17. Kylen said: Well, I totally understand that, but it would make the power weapons oh so much more powered, putting them WELL into the Overpowered area. Removing the TB from wound rolls would make an exciting, fatal, and probably very, very, VERY short campaign. To be completely honest, I don't really take much issue with the game being more lethal. After all, in the real world, pretty much all combat training are intended to teach people not to get hit by conventional weapons in the first place. If you do get hit you are pretty much instantly considered a casualty, and if you manage to survive you're just lucky. The thing is that Toughness Bonus is so integrated with the current rules that changing it will cause a lot of unexpected headaches for me. Im perfectly fine with firearms and melee weapons being potential "one-shot-one-kill" affairs against normal, human targets. But when it comes to certain cyborgs (yes techpriests, im looking at you!), mutants, fleshenhanced humans, abominations, monsters, robots, supernaturally enhanced creatures, warp spawns etc. etc. A superhuman Toughness that can actually shrug off bullets and power blades is needed without having to be backed up by armour. Which mostly explains why I've sort of given up on trying to tamper with how TB works in the game. Too much work to make it really good, so for now I'll settle with how things are. But that doesn't mean im opposed to power weapons being "overpowered" in comparison with more mundane melee weapons.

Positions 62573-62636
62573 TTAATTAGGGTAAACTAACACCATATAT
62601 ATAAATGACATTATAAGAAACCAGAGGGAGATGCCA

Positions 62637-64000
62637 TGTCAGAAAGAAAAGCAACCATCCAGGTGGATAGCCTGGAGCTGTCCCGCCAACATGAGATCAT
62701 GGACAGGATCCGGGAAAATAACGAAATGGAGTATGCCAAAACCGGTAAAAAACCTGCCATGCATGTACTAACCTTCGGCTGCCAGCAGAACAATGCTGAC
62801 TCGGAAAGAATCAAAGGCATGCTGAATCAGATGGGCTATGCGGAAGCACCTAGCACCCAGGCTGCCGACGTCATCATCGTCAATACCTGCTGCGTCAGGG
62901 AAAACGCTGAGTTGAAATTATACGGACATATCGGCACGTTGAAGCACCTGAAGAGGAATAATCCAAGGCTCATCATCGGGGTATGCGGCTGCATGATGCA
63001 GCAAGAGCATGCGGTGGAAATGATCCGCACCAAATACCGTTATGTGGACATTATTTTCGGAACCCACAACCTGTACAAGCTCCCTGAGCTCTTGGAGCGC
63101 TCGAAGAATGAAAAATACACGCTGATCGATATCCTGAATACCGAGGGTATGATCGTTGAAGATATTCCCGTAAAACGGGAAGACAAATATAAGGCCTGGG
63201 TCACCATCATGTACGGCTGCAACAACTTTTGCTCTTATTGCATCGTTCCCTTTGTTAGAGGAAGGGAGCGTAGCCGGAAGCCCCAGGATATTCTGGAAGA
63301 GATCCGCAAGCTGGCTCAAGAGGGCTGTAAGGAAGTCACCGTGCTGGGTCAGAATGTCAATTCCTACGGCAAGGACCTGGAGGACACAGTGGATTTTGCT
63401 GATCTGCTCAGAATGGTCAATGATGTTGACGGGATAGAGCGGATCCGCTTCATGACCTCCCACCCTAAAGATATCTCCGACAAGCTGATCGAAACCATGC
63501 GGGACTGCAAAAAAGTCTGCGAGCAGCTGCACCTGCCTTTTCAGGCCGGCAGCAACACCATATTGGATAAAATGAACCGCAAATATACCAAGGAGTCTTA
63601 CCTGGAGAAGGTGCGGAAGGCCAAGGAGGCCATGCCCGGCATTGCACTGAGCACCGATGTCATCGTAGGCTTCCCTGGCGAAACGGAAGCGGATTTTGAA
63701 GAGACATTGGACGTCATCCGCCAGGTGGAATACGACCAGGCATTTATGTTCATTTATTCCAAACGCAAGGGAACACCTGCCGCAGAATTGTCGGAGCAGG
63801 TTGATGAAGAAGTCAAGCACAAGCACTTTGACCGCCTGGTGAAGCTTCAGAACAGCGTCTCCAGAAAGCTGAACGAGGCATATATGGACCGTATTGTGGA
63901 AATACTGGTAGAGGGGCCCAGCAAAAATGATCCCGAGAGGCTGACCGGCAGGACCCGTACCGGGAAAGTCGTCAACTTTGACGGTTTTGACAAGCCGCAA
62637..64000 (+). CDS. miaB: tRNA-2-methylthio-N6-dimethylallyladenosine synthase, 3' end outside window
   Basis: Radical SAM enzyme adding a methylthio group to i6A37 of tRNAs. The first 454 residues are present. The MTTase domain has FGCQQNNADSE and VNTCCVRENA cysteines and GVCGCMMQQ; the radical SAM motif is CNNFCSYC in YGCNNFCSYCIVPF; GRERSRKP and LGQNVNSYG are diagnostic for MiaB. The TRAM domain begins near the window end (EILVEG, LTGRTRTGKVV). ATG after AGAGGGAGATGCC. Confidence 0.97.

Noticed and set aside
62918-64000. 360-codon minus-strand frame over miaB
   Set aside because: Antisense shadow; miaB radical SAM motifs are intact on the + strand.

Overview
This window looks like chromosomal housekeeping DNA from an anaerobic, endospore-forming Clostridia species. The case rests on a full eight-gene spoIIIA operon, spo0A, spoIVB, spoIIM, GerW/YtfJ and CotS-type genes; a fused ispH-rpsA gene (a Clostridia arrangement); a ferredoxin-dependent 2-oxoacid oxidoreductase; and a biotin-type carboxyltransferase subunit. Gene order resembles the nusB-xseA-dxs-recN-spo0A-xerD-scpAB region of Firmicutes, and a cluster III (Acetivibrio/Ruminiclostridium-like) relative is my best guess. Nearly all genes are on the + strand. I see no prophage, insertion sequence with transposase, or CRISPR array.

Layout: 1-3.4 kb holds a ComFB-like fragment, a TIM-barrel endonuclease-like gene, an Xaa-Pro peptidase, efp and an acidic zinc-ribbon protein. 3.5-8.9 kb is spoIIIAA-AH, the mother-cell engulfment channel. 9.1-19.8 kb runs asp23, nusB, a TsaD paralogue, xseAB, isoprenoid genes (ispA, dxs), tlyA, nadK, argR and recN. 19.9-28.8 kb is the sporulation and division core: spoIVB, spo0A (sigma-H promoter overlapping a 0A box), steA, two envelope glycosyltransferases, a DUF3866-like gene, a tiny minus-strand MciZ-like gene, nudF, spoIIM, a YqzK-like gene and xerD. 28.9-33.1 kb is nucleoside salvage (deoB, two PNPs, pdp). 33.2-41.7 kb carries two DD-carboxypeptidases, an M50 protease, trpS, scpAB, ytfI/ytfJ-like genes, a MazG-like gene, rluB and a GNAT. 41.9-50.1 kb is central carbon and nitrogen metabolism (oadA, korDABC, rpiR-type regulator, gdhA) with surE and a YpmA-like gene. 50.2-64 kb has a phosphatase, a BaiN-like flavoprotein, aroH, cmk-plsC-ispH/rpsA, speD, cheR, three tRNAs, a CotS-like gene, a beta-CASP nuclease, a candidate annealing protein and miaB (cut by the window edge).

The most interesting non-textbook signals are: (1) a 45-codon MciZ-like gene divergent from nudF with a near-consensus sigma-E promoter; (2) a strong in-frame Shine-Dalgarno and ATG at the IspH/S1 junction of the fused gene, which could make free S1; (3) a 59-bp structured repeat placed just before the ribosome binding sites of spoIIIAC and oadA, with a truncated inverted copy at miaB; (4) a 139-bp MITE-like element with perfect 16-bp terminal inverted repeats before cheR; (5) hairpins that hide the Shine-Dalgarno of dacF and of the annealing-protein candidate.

18. LegendofOld said: So. I have been eyeballing Rogue Trader for a while. I've only been able to briefly glance over the rules, and I was wondering if someone could give me an idea of how the system handles and what sort of adventures you can run with the system. The impression I've gotten is that its one of those systems thats great in concept, but not so great to play, like promethean the created. As the captain of a starship, you have thousands of little goons at your disposal to solve your problems, and if the game is to be playable at all, it suffers from the Star Trek syndrome, where the captain and his top officers are always going on missions, even though it makes little sense for them to do so. However, I've never played the system, nor am I super familiar with it. I'd like to know some more before I invest in it. What do the rest of you think? I have to say that your suspicions are wrong in this regard (though to be fair, it's hard to get a correct assesment when you're just giving the game a glance ) The Star Trek syndrome will only present itself if you design the scenarios to suffer from them. We've played pre-written scenarios so far (and three who were invented by us) and not once did we ever encounter a situation where it didn't make sense for the Explorers themselves to go get things done. Then there's the fact to consider that you're not playing a "captain" and a bunch of "officers" in any military sense (in the sense that they are a part of a larger army where mass insubordination by lowly troops will certainly be punished swiftly and brutally), the Rogue Trader is only a captain in a more formal sense. He/she know it, the "officers" know it and the rest of the crew knows it. And most ship ratings aren't drilled navymen, they're just unskilled labour with all what that entails. And when you're out plying the stars in the most fringe regions of the galaxy, the chain of command can eaily stagnate into a brittle, fragile and informal thing depending on what type of actions the original "officers" commit. Quite simply, a Rogue Trader who can't command the respect and admiration (or fear) of his crew, will most likely find himself on the ass end of a mutiny sooner than you can blink. And with a crew of tens of thousands potential mutineers (what can I say, spaceships in the 40K settings are HUGE!), the odds will not be in the favor of the Rogue Trader and his intrepid band of Explorers. Which means, that if you want to be respected by your crew, you can't spend all the time cooped up on the bridge and just say "send in the next wave of ratings" at every problem and danger that your dynasty face. Granted that the hired hands, mercenaries and ratings will most likely be the first line of defence of your ever endavour and will most likely be the ones taking the first blows of punishment from a harassing foe, you and your heroic Explorers will be the ones who has to solve the issue directly and not in the safety of the command bridge. That's the most "Basic" reason for why Explorers has to do some of the most serious dirty work on their own, aside from the multitude of other reasons why their skills, smarts and muscle are better suited than any rating, mercenary or hired hand could ever be.